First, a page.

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Accessories for Pianos & Organs

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Accessories for Pianos & Organs
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User reviews on Accessory for Piano & Organ products

Nails the Leslie 122 - on guitar but...on full B3 organ? (Neo Instruments - Ventilator)

By Mats Orbation, 18/08/2016
Having used the old Ventilator for quite some time now, I got fed up with it in the end. Some reasons, it shares this with ALL Leslie speaker simulator pedals, so this is not really a stab at Neo instruments as such. Here's my caveats with it, which hasn't been brought up in other reviews, professional, and amateur alike.

1. It is not true bypass, although it says so in the manual. A signal that is "true" bypass should be able to pass through even with the power adaptor removed completely. This doesn't. While this is important to you or not I don't know. To me it is. Especially at that charging price for brand new item.

2. You have to use exclusively their power adaptor. It says nothing on the actual box/pedal what kind of current it needs and neither does the polarity. This has CENTER POSITIVE, and 12v and requires less than < 300 mA it states in the manual, and the actual adapter says it delivers something like 2.5 A (!). Which is my concern, but read on, later on.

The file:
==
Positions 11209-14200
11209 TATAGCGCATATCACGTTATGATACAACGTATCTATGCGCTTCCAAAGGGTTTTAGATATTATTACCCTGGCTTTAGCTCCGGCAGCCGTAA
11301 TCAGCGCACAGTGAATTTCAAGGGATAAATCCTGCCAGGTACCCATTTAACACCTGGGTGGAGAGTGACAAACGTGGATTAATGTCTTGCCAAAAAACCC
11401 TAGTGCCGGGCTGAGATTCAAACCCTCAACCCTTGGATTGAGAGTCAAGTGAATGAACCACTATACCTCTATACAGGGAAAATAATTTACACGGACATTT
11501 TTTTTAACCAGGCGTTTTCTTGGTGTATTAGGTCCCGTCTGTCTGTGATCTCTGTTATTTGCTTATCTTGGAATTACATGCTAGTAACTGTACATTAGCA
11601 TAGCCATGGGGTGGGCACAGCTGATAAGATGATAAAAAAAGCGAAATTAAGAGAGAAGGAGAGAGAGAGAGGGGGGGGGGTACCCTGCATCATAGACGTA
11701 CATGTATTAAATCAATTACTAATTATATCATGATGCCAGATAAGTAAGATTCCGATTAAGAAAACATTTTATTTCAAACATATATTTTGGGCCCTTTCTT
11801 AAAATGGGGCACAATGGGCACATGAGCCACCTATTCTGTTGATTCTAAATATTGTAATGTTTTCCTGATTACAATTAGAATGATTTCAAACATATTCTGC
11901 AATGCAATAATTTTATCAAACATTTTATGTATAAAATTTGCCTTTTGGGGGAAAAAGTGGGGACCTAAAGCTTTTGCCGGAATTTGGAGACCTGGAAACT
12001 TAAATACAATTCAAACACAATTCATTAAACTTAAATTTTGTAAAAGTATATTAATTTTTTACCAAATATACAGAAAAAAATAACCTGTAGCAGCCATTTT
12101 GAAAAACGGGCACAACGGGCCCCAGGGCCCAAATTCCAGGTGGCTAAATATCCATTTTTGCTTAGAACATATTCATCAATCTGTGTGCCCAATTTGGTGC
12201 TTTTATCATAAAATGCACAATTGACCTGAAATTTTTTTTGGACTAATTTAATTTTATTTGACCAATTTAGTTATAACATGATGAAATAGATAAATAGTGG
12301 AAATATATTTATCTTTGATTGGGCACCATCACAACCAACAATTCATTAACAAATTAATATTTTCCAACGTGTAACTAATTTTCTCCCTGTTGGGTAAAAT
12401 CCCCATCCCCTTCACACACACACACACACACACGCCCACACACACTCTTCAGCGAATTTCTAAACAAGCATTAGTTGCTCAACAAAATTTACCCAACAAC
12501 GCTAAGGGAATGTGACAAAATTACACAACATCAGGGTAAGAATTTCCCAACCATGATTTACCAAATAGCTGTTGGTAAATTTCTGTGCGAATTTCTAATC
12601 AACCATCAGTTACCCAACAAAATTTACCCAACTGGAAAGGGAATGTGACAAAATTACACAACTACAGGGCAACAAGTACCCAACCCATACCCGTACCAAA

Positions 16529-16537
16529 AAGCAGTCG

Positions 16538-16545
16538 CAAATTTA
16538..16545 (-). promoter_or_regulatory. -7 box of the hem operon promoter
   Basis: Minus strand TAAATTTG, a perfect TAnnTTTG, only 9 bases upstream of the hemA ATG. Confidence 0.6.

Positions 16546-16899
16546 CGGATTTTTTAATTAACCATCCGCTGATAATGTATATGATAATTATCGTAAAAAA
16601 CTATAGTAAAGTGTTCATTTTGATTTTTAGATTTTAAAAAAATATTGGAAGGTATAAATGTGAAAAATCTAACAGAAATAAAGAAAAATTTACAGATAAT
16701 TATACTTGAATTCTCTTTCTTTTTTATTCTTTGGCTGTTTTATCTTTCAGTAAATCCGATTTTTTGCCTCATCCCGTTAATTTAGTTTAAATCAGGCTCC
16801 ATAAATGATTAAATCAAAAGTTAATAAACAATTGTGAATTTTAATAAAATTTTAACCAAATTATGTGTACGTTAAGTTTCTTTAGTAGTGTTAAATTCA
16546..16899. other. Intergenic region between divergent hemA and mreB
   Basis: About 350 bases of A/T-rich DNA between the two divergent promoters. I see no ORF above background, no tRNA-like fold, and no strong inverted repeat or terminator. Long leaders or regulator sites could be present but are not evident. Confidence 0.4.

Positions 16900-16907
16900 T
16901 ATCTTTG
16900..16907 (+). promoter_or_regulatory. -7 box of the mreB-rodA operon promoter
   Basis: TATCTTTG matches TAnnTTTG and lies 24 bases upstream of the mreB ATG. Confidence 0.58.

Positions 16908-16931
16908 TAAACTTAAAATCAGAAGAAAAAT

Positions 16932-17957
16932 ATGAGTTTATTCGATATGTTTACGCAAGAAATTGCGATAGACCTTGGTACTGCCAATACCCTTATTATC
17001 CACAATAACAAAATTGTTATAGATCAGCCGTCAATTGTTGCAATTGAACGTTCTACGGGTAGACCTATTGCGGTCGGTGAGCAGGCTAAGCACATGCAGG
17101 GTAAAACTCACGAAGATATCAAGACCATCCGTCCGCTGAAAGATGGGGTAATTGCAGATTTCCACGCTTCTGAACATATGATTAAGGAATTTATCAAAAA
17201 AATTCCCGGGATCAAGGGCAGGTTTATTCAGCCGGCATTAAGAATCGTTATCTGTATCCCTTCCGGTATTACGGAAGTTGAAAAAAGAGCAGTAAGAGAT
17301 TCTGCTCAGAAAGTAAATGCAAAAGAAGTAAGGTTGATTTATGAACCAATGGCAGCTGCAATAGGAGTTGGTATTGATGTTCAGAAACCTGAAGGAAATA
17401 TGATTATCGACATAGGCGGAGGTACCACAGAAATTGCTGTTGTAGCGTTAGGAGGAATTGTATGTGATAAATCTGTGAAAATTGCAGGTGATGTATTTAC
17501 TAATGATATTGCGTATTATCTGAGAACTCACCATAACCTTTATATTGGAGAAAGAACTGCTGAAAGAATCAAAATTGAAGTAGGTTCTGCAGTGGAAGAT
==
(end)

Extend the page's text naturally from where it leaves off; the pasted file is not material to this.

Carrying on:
3. The remote input didn't even remotely work (ha!) with their own remote pedal.

You had to do a fix. When using it the rotation stopped as if it was a BRAKE on real leslies, that you stopped the rotors but did pass through the speakers anyway. For a product at this price, this should be returned to the manufacturer, and withdrawn instead for modifciation. This was not a warranty defect. Above some serial numbers this had been fixed. Also, their own remote has their own foot switches which still gives a huge mechanical sounding clunk when turning off and on, and when using organ volume pedals and frequent shifts between chorale/tremolo settings on the switch, the clunk can be heard over the music big time and annoying. If there would be any sense to this, release a remote pedal with switches from - like - the Lehle company, or way more silent switches that holds up abuse. Now, I happened to buy the older ones, which nothing was said of, since the former user didn't use the remote.

Now, for the current, voltage and input overload, and gain on normal organ B3 sounds. And especially on a real fully equppied Hammond B3, two manuals, and pedalboard.

The B3 organ has a huge travel volume pedal range, and can put out a tremenduous amount of input at the Ventilator side, especially when using both manuals, full drawbars PLUS (this is important) a bass 16 foot pedal note. When using this setting in any organ it taxes the input on the Ventilator so you have to turn down the master volume so much (or volume pedal) at the other end, that the headroom leaves not much more than raised floor noise. The headroom is too low on this pedal. In order for not getting the overload led to light up you have to turn it down so much that it is useless. On a real Leslie, the tubes takes cares of any kind of "too much" input and distorts and compress in a nice way. This doesn't. It shares this with Lex Strymon, Leslies own pedals too, so it may not be a thing of Neo only.